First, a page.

Topology would seem to be the best approach if the spaces of interest could be defined in all the correct dimensions and to the proportions of opinion. Then the edges of this space could be minimized to allow the best reflection of democracy. It is likely that ultimately we are all best organized into water conservation districts than any math driven social or political network.

I like Moon's understanding. The Republicans won seats in the House and lost seats in the Senate and the Presidential election. Some might say this is democracy working. It is the government itself that is failing. It would be good to quantify the debates in our society so we all could understand each others thoughts better, if not our own. Data transparency with a nod to data privacy would go along way to getting our government and lives working again.

The revival of Conundrums in remote and interactive space was interesting. I wouldn't have been able to represent as well as George did to Ray and Josh. I thought that more a continuation of the discussion of Democracy as economic boycotts have their own reality. Early on, Conundrums were taken by one of the philosopher hosts, explicated and advice dispensed. This format was much more inclusive, back and forth and directed to the folk. Let's get that spirit back into our Democracy.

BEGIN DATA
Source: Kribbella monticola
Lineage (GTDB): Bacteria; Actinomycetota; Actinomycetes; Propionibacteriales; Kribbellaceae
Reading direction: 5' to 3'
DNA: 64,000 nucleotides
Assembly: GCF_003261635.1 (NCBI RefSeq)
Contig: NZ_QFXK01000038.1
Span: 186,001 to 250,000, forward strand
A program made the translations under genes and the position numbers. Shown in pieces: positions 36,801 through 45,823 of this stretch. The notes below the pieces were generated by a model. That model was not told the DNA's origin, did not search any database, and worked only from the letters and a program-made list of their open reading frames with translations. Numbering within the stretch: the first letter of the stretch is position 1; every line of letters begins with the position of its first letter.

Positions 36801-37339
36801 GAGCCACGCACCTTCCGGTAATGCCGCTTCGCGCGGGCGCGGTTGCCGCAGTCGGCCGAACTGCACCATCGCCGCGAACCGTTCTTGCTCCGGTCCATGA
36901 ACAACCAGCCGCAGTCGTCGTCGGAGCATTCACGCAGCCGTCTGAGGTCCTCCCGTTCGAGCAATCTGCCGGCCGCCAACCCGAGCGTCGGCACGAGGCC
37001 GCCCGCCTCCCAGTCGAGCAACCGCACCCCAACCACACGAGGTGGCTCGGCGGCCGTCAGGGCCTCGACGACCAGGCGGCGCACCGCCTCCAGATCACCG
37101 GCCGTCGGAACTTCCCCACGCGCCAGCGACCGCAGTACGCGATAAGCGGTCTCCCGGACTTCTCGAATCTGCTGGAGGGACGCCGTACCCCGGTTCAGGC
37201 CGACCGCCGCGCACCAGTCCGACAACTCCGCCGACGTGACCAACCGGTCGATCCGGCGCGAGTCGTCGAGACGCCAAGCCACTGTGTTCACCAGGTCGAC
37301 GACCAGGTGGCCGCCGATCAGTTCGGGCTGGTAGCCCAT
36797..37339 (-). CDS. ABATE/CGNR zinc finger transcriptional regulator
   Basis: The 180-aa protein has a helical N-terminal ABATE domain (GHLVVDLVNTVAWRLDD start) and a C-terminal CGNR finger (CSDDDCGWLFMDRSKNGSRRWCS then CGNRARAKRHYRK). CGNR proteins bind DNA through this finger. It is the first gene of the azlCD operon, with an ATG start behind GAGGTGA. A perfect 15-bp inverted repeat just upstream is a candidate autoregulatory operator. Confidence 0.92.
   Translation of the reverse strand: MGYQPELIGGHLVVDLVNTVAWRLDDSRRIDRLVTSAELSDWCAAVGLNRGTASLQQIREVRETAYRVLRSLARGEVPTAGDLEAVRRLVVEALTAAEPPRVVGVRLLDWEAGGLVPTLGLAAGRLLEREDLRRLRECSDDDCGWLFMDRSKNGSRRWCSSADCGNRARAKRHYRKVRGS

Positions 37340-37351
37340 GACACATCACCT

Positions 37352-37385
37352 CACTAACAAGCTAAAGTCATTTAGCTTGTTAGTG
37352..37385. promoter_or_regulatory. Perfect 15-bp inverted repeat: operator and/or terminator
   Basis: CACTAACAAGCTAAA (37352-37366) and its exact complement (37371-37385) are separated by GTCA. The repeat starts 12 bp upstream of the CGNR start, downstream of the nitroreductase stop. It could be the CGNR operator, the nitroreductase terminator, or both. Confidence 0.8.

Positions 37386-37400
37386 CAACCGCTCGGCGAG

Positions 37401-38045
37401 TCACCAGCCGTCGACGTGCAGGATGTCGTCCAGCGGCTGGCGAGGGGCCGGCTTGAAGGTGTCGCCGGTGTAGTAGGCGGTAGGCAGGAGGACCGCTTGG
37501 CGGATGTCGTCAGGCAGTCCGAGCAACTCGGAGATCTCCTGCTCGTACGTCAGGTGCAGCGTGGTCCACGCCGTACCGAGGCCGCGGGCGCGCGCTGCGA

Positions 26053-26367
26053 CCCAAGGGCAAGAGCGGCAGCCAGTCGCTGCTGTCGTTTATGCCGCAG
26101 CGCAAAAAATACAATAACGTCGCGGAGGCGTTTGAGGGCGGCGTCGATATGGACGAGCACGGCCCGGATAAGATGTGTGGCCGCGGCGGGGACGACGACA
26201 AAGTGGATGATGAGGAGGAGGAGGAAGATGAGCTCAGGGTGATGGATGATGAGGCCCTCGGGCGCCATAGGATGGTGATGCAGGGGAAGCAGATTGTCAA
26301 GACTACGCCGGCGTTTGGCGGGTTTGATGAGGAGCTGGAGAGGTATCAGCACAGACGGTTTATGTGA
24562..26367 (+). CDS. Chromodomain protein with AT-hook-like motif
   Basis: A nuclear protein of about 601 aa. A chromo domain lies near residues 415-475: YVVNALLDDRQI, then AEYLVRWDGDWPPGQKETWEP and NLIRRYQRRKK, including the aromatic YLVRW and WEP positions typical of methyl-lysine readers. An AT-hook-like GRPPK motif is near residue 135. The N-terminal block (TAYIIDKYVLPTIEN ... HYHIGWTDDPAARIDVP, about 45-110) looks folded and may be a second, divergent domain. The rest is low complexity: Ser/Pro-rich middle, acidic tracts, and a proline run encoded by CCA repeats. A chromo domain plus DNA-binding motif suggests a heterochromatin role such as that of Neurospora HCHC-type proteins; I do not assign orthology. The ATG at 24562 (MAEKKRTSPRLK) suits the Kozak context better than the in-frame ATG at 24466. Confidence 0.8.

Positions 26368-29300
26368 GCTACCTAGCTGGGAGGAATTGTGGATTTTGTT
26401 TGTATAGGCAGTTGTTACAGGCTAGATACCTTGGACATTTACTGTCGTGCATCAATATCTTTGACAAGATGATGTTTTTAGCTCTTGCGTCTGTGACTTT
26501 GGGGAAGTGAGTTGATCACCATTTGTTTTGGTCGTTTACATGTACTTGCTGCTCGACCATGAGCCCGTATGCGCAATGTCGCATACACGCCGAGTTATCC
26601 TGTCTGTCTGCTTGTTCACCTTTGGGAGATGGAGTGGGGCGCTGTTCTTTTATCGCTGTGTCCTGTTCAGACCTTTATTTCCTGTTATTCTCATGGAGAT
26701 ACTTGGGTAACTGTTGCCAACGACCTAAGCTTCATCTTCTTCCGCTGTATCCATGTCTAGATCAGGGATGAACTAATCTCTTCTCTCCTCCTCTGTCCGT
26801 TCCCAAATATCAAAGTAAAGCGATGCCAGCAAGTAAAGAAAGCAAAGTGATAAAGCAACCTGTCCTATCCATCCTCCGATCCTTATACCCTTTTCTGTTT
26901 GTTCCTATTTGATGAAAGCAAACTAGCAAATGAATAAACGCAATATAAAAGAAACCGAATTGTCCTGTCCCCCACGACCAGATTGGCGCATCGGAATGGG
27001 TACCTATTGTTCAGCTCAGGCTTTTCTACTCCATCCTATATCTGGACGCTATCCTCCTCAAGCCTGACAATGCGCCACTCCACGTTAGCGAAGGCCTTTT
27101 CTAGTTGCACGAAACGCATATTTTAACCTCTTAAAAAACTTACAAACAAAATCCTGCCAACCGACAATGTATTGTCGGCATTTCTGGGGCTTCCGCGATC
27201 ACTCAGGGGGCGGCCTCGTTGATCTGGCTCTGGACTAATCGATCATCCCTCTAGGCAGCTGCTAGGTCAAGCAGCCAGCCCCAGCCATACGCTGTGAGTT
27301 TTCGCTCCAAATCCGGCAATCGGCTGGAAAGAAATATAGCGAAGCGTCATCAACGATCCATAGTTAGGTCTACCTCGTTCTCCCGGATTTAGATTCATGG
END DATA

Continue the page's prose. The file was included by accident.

This was a good show. I didn't know about Arrow prior to reading Ray's blog or listening to this show.

Posted in the recent show notes as well as here...

https://www.philosophytalk.org/shows/democracy-numbers#comment-6778